Foster care and adoption are close to my heart

In this installment of the DCFYI Digest, we sat down with Caleb to discuss some of the great accomplishments of the DCFYI board. 

DCFYI: Can you give some background about who you are and how you got involved with DCFYI?

Caleb: My name is Caleb Piatt. I am a finance and IT manager; I work for Accenture Federal Services. I first found out about the organization through a volunteer match site, and at the time they were looking for someone to serve on the Finance Committee. After getting to know Susan and some of the other very bright people that served on the Finance Committee, I was offered a role as Treasurer on the DCFYI board. I started that role in the beginning of 2020, and I have been serving on the board ever since.

DCFYI: What excites you about DCFYI?

Caleb: DCFYI serves primarily older youth who are in foster care or youth who have recently aged out of foster care. It's a very underserved population and it gives them access to a community that they wouldn't have access to otherwise. I think it does that through several different ways. Youth are able to attend events with peers and engage with volunteers. There's kind of an organic mentorship relationship that is fostered and encouraged through the organization. There are means and support provided to adults who are interested in adopting the youth. It also helps youth through the recent introduction of the Open Table initiative. It provides an access to an array of adults who are equipped to help youth with challenges in their life that they might not have access to otherwise. And then finally, the organization sometimes supports youth directly, where if the youth have critical needs that need to be met, funds from the organization can be used to meet those needs.

DCFYI: Can you talk about some of the experience that you brought to the board? 

Caleb: I brought very little nonprofit experience to the board, but as I stated, in my professional career, I regularly collaborate with the CFO, with the controller and with the IT organization to design and implement fit for scale processes that will help the organization operate more efficiently. And so that experience really helped me step into a role with DCFYI and hopefully benefit the organization. Obviously, it's a much smaller organization. There are just a handful of staff members, but I was able to kind of collaborate with the intelligent group that we have on the board, as well as Susan, to create some processes that allowed us to operate again more efficiently as an organization.

DCFYI: What do you enjoy most about your board service?

Caleb: In my professional life I'm blessed to work with talented people. We all have the same objectives, striving to make the company grow more revenue, more profit, etc. While that work is engaging, it's been incredibly satisfying for me in the last few years to work with the DCFYI board directly, work with the Finance Committee, and work with Susan to support a much more noble cause, in my opinion. No offense to Accenture. As far what I've gotten out of the board, we have an incredibly diverse board, very different personal backgrounds, very different professional backgrounds. I had very little nonprofit experience before I joined the board. Coming on to the board, I was able to learn a lot from other board members about how a nonprofit is managed, what the board's role is, how that role differentiates from the executive director, and really what support the board can provide this organization.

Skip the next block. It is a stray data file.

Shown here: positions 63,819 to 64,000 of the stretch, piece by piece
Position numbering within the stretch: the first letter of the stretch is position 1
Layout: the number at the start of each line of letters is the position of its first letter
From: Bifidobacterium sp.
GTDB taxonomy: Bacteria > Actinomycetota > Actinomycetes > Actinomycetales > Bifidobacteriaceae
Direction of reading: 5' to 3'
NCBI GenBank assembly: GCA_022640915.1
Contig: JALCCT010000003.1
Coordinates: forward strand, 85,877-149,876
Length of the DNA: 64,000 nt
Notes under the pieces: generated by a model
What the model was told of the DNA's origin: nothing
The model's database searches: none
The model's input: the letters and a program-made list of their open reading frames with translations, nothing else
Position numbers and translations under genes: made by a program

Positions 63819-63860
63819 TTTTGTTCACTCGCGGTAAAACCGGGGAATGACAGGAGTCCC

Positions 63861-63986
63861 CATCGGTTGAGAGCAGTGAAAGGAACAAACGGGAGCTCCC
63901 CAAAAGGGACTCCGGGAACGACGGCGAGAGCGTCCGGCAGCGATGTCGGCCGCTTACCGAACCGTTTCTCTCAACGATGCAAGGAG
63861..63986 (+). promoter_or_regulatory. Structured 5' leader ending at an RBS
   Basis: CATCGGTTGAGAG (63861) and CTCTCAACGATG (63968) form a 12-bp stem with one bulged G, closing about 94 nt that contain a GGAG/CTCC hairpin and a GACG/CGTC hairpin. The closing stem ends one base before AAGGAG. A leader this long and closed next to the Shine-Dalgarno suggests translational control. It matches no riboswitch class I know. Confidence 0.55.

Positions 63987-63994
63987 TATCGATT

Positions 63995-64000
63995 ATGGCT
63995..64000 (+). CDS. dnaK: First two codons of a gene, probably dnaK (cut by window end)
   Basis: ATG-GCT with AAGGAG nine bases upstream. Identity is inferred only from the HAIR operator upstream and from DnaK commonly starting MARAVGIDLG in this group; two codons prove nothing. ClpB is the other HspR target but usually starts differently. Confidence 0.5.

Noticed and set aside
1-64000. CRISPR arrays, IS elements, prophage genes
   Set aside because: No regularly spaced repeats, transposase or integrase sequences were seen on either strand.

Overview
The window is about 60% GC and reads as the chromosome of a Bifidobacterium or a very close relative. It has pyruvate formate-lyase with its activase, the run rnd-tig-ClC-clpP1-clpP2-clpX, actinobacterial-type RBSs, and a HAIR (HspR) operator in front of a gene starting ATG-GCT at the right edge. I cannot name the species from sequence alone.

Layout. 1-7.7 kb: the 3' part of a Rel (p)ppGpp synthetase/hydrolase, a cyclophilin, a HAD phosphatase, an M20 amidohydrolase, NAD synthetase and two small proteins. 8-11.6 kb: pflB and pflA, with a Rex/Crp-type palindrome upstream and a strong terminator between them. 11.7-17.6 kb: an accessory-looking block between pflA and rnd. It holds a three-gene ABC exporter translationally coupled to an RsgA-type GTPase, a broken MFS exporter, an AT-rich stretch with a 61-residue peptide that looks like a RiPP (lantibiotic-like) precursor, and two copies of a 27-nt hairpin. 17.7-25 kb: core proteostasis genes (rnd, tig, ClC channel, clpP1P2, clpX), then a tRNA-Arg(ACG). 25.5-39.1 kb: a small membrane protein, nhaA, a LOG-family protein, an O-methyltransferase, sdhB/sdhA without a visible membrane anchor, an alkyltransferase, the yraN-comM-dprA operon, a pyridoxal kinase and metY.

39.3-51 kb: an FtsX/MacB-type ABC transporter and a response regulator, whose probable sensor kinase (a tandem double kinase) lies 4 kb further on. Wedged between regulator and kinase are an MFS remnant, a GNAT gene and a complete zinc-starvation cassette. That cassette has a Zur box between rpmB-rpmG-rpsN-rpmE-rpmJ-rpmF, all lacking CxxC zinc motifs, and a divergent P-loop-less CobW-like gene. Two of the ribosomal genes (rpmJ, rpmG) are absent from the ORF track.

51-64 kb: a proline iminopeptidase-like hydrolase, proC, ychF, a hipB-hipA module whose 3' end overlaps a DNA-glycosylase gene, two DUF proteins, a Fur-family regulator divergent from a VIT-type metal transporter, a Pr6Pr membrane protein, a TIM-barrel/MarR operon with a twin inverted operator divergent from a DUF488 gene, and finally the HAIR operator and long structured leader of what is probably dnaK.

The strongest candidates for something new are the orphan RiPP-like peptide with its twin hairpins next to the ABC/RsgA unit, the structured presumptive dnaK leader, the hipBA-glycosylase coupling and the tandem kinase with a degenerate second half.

DCFYI: What's been the biggest accomplishment either for you or for the organization during your tenure?

Caleb: Let me start with what I view as one of my largest contributions. Beginning with my role as a Finance Committee member, Susan asked us to develop a policy that would allow the organization to contribute money directly to youth who are in critical need. I spearheaded drafting language that the board could adopt to create our Fund for Critical Youth Needs policy that dictated how these funds would be distributed to youth in need. The timing of it was incredible. The fact that Susan had this idea for the fund for critical needs and in the second half of 2019. The board then came together and adopted a policy in late 2019 or 2020. Then the pandemic hit. Having this policy in place really allowed us to have to be able to meet some of those critical needs that DCFYI youth had throughout the pandemic.

DCFYI: How would you describe the work DCFYI does with your best friend?

Caleb: My close friends know that foster care and adoption are close to my heart. My parents, when I was growing up, opened our home to foster youth and taught me how important it was to serve that population. Eventually, my parents adopted my younger brother. Recently in the last months, my wife and I have been in the process of adopting and currently have custody of a nine-month-old infant. This cause is incredibly important to me, and my best friends know it. What I would tell them is that this is a really engaged community. This is not like a check the box for volunteer hours type of community, but this is a very engaged community that really serves up a segment of youth within foster care that aren't otherwise served. And I can't go through this interview without saying how incredible it is to work with Susan. She's really the driving force and the heart of this organization. I think we were all just enamored with how successful she's been creating the organization over the last decade or so.

Interview with Caleb Piatt

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